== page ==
With their field work complete, the group will now begin to analyze its research. The Jonah Ventures lab in Boulder, Colorado, will use DNA extraction to identify the bacterial microbes in Galbraith’s and Moyer’s samples, the plant species in Tobin’s samples and the aquatic invertebrates in Andreola’s samples.
Duennes said that she plans to lead another student excursion to Sequoia National Park with Atlas Obscura in the summer of 2022 and has begun to raise money for her students and their projects through her online Teespring store ( and Etsy store (, for which she designed a coloring book that will be available for purchase soon.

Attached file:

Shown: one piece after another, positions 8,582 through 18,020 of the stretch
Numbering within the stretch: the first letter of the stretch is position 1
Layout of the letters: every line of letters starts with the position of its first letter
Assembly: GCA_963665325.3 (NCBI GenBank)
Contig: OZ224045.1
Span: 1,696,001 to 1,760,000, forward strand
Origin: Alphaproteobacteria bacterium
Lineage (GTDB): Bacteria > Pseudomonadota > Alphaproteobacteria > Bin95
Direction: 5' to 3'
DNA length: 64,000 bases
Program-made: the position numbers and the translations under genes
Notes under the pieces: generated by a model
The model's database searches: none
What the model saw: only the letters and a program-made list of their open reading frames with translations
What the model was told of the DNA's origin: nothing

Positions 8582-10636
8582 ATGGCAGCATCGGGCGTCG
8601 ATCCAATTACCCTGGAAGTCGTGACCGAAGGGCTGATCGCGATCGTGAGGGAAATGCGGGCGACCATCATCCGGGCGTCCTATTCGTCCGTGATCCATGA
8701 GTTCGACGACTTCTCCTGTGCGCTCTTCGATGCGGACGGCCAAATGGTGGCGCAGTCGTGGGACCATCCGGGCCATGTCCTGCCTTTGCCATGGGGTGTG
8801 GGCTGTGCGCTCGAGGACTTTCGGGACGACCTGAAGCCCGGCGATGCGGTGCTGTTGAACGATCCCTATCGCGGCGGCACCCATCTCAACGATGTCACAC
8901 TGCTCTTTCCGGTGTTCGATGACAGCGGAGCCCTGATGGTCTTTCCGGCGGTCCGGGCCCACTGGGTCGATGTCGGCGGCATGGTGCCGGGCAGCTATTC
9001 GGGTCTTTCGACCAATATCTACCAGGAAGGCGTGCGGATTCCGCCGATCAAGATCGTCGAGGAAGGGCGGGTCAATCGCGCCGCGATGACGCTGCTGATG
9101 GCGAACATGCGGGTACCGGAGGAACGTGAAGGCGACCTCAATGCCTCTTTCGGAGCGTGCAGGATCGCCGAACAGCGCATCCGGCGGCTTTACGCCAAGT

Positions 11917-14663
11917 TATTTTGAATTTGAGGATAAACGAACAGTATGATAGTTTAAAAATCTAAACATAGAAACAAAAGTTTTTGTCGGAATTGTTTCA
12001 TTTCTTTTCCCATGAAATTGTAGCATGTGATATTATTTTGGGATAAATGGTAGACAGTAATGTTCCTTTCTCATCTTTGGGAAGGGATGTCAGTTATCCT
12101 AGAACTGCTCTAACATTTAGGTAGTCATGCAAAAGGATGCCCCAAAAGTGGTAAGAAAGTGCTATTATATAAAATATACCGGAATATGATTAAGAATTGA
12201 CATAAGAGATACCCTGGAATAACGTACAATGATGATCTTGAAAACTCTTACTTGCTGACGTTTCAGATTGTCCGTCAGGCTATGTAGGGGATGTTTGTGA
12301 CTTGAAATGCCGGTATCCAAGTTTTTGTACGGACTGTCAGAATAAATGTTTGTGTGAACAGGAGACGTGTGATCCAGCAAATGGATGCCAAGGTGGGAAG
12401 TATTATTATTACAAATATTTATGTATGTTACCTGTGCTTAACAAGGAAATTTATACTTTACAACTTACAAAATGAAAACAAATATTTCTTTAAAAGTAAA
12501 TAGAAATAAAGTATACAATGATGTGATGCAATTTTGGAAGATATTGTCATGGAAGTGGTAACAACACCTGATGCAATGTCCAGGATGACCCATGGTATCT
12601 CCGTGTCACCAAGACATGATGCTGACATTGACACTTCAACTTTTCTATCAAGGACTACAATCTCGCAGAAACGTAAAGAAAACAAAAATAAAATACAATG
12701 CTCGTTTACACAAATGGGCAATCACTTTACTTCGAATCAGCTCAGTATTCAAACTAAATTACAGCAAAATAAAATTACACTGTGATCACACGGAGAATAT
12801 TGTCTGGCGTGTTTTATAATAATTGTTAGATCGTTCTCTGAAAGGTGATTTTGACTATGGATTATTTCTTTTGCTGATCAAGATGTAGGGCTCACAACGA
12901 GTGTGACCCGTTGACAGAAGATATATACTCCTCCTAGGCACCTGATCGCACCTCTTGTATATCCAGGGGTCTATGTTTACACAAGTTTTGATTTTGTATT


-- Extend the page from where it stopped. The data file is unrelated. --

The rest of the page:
“I had so much fun on this trip with the students,” she said. “I really couldn’t have asked for a better group to go with me! It’s rare that students get to experience such intensive, immersive fieldwork as undergraduates and I feel so lucky to have been able to provide an opportunity to do that for my students.

“In terms of benefit to our research, this was by far the most productive field expedition I’ve been on, and I’ve been on a lot of them. I hope that the students got a lot out of it, too.” 


PHOTO 1: Mary Andreola, Casey Moyer, Lauren Galbraith, Taylor Hatchet, Kelsey Tobin, Yariana Pino Sanchez and Adam Meneses at the group's base camp in the Mineral King section of Sequoia National Park

PHOTO 2: A sampling of the bees collected by the group.

PHOTO 3: The view from the group's base camp.

PHOTO 4Adam Meneses nets a bee of the endangered Bombus Crotchii species outside of a frozen yogurt shop.

PHOTO 5: The group poses in front of the General Sherman, the largest tree in the world.


 A full gallery of images from the group's trip to Sequoia National Park can be found AT THIS LINK